And this is where I think Kumiko stands in the way of making the transition to a happy end work. Asuka’s supposed to be the kind of smartass-teenager who thinks everyone’s a dipshit – except her. Of course, that makes her an arrogant asshole. Normally characters like her are even the protagonists in YA-stories. Problems arise, though, when the arrogant asshole actually IS the smartest person in the room. There’s nothing hypocritical about Asuka’s smart-assery when she’s allowed to show off her intelligence. And it makes you question why we followed Kumiko for over 20 episodes if she’s such a doofus. Asuka’s criticisms are the obstacle Kumiko has to overcome to progress as a character instead of being the proof of Asuka’s flaws they should serve as.


The lesson being: Just be selfish when you make life-decisions. There’s no way life would ever make it hard for someone to do what they want to do. Nah, regretting that you haven’t been stubborn enough in the past matters more.

But the episode also covers the counter-argument to Asuka’s down-to-earth-nihilism. Since Kumiko has finally got it that Mamiko’s troubles are connected to Asuka’s takes Mamiko’s words and makes this statement: “You don’t have to be such an adult! It’s okay to be a child!” The rest of her argument relies on the usual “Let’s try our hardest together!”-spiel that plays up the “passionate professionalism”-attitude of all the characters who aren’t troubled. Two topics emerge from this perspective that illuminate what the series (and specifically this season) is getting at. The first one is about the nature of adulthood and the second one is about regret.

Hibike Euphonium isn’t a fan of adulthood, is it? The series doesn’t have a lot of adult-characters but on one hand we have adults who are stuck in the past or have regrets and on the other hand we have adults who’re fundamentally unhappy. Even the two adult-friends of Taki essentially perform their roles from their college-days. Taki himself is driven by his love for his dead wife and characters like Asuka’s mom and Kumiko’s parents can’t relate to the joy of childhood anymore which makes them seem bitter and cold. Whatever good some adult exhibits in this series is based on their younger self from the past while everything bad is described as “adult”. The series is implying that “the adult thing to do” is directly in opposition to childish joy.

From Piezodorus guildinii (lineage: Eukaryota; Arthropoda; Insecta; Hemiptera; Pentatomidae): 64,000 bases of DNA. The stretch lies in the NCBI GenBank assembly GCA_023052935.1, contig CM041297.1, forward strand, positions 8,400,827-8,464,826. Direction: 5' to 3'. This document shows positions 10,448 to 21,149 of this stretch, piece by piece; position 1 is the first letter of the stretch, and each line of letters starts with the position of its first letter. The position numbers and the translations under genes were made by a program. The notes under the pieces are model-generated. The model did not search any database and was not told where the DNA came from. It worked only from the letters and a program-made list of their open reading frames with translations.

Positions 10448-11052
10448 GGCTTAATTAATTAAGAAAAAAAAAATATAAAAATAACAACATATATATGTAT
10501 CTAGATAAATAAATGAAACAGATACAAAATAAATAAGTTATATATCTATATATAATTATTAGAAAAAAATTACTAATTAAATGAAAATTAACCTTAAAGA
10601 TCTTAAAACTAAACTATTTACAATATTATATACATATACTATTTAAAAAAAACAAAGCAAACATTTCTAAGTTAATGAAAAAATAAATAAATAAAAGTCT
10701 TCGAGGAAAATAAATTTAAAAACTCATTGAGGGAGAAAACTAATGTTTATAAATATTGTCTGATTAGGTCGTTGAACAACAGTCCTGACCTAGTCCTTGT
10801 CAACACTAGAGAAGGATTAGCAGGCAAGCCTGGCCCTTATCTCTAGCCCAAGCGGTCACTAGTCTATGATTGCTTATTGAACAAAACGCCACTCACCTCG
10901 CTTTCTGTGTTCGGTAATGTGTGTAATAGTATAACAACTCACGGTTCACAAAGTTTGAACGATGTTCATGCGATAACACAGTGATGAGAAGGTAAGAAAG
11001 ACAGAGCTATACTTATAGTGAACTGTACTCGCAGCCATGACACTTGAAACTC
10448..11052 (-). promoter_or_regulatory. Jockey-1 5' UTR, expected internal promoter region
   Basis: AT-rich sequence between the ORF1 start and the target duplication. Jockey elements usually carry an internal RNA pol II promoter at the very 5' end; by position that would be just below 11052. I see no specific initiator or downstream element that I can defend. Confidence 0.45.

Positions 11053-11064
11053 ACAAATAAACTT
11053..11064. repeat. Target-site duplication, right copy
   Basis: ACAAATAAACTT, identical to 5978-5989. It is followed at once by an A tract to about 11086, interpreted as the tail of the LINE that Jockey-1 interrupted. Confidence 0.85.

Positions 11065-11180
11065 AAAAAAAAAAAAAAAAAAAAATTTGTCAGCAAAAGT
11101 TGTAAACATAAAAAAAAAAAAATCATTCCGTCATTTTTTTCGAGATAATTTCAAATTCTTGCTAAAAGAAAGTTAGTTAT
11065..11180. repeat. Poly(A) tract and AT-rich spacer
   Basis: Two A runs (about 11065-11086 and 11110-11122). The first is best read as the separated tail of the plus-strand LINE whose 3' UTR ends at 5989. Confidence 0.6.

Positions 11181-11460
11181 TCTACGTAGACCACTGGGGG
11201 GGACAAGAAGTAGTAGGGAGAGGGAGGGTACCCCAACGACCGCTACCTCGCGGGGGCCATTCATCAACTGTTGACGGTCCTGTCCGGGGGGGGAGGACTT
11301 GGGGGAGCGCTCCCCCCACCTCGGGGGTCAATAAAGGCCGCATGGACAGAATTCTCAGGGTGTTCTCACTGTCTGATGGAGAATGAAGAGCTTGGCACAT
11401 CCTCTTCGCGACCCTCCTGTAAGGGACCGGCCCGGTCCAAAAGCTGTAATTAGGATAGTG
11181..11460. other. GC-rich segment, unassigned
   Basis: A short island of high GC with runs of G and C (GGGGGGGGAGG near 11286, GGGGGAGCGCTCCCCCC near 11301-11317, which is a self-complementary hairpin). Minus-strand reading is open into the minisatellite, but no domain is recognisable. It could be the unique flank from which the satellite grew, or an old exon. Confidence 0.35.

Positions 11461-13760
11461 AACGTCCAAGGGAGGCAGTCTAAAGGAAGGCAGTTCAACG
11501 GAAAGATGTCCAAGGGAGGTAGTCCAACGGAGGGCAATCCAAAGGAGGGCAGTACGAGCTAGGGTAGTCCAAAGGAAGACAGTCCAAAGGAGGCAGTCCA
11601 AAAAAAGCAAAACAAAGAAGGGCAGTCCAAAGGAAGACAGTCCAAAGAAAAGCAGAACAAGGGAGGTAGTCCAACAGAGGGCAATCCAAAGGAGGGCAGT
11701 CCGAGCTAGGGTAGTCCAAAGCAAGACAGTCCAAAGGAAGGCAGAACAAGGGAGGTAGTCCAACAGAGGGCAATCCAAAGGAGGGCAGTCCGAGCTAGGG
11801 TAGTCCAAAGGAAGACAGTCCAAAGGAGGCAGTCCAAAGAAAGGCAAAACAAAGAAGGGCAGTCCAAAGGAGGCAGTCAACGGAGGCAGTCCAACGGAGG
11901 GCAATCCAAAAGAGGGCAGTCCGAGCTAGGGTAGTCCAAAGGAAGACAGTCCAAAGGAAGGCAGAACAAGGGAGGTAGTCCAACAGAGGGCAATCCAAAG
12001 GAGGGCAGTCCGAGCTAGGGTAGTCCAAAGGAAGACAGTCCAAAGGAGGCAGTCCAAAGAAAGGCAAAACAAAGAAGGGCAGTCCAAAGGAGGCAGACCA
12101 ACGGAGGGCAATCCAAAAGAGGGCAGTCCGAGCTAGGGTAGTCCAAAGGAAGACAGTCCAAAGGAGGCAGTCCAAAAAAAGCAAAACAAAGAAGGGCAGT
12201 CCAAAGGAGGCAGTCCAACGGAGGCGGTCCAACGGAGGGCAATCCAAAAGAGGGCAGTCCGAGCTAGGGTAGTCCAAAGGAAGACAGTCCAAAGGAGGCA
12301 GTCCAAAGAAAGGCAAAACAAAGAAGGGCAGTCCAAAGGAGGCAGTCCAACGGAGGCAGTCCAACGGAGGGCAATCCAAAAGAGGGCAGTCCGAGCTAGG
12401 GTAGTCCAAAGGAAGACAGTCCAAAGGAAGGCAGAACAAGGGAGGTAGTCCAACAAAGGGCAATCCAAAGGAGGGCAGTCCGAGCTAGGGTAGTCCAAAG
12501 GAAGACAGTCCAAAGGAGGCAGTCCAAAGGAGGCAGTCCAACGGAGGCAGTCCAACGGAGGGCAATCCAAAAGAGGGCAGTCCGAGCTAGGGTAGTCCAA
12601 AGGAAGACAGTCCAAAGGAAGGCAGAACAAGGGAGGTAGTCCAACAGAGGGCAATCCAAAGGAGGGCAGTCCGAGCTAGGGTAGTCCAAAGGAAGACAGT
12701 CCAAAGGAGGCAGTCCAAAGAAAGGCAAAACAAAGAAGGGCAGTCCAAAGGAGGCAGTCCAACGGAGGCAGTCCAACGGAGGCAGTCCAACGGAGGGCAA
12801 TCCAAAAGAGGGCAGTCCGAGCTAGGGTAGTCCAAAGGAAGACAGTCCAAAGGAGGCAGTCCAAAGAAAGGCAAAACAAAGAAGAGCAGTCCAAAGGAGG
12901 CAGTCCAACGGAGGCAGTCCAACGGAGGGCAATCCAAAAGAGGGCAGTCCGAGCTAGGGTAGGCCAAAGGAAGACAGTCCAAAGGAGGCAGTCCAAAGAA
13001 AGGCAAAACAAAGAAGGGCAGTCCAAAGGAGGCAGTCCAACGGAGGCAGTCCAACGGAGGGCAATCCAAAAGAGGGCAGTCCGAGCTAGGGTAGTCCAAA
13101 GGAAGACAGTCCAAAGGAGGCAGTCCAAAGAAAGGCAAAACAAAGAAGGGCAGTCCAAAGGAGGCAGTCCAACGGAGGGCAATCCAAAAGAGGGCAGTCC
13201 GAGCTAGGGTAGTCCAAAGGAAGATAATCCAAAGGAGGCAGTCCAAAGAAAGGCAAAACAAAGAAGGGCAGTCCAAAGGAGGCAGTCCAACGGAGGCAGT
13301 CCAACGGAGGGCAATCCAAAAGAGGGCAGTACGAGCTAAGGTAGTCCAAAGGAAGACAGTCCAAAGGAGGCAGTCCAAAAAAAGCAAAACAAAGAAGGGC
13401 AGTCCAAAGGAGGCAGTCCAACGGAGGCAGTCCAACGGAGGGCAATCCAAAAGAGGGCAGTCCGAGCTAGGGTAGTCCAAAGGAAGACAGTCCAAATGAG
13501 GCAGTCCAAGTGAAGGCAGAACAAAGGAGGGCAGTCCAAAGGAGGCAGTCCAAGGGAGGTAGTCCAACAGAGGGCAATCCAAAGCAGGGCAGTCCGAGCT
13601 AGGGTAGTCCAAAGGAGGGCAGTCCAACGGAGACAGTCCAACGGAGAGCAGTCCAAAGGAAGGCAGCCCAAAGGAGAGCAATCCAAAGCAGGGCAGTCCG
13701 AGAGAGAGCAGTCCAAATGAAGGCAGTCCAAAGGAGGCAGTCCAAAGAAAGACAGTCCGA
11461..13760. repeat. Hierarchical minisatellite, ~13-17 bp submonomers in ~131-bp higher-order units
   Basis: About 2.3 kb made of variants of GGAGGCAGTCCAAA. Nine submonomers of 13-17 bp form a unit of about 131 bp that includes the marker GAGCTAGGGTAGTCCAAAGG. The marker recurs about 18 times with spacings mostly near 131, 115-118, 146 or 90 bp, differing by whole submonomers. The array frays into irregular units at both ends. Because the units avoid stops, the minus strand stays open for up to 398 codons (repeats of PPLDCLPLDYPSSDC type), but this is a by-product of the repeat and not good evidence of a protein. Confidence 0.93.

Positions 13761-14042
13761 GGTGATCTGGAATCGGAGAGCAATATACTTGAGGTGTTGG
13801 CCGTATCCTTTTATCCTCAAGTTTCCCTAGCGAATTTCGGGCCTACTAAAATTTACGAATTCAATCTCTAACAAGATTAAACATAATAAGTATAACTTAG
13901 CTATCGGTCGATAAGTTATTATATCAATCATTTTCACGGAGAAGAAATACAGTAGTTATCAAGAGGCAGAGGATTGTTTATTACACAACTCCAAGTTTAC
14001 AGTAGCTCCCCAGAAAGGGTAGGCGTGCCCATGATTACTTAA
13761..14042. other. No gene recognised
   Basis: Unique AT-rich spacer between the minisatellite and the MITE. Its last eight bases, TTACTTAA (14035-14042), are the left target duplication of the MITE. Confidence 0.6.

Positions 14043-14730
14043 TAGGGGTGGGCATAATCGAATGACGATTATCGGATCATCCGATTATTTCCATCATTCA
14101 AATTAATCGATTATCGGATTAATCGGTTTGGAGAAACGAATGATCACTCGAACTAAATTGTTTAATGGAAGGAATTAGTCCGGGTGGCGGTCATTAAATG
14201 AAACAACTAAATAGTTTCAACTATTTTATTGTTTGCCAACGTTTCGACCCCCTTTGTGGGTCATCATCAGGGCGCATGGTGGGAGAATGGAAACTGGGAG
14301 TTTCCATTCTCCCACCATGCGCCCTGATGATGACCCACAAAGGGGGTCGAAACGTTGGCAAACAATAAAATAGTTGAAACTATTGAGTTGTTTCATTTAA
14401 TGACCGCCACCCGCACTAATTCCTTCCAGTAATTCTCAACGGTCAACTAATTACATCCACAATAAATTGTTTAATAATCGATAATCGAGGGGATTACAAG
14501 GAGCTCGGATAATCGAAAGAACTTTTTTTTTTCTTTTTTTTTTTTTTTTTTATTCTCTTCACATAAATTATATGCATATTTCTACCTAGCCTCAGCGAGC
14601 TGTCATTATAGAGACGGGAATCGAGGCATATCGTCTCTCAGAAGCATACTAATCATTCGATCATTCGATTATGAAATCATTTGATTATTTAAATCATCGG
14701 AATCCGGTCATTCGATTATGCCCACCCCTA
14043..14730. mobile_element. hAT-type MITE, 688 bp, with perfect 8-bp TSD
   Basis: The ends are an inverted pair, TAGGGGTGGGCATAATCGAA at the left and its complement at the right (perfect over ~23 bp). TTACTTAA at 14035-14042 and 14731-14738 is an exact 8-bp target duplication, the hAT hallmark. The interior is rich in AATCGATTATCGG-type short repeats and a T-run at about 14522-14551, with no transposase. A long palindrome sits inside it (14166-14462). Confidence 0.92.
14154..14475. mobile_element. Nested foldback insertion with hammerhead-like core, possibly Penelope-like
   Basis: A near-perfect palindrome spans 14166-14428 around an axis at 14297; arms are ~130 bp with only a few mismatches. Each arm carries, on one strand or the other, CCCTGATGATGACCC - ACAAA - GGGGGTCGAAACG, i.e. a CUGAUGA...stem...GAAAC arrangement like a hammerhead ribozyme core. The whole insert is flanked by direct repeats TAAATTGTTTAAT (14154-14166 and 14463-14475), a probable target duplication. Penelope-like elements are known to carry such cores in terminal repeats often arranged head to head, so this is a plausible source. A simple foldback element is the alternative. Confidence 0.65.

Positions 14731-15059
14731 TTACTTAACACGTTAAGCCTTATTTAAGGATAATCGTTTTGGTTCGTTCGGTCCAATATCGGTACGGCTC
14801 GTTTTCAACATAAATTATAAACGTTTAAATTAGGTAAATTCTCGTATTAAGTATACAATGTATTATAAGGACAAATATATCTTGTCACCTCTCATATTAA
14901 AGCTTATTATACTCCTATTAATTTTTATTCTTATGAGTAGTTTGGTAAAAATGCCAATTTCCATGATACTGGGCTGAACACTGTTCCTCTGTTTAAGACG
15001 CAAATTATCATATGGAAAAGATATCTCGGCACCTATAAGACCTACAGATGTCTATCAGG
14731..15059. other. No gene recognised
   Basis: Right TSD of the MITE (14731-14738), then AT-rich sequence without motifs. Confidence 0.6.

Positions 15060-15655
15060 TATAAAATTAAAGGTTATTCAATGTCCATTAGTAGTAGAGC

Why childish joy is so important to the characters is tied to the series definition of regret. In the very first episode of the series when Kumiko watched the fireworks with Reina she pretty much summarized it. There she was getting melancholic about the finiteness of the joy she’s currently experiencing. Getting back to what I said at the beginning of this review, this is the very definition of looking at childhood as a refuge from adulthood. The reason the characters are such try-hards about the whole ensemble-thing is because with adulthood they fear they will lose that. Therefore, not getting everything you can out of this precious childhood is seen as a waste. Of course, this still doesn’t explain why the ensemble is the thing Kumiko wants to utilize for that besides a shallow “Well, what can you do? These kids just love music.” but it explains where the passion is coming from.

As a story about adolescence, it is more about wish-fulfilment than realism. A kid advocating for the greatness of childhood that needs to be fully enjoyed doesn’t ring true. It comes off as a nostalgic adult point-of-view instead of a realistic one. What the series believes in is an idyllic childhood where you have good friends, ambitions, and wishes that can come true if you try hard enough and you have a rewarding hobby that offers you praise and support from other people. Think of how Asuka managed to get back into the ensemble: She got into the national Top 30 of a mock-exam and used that as leverage against her mother. It makes it seem like doing well in school has given her full control of her life again (which she had previously lost when she wasn’t doing well in school). Life rarely is THAT easy.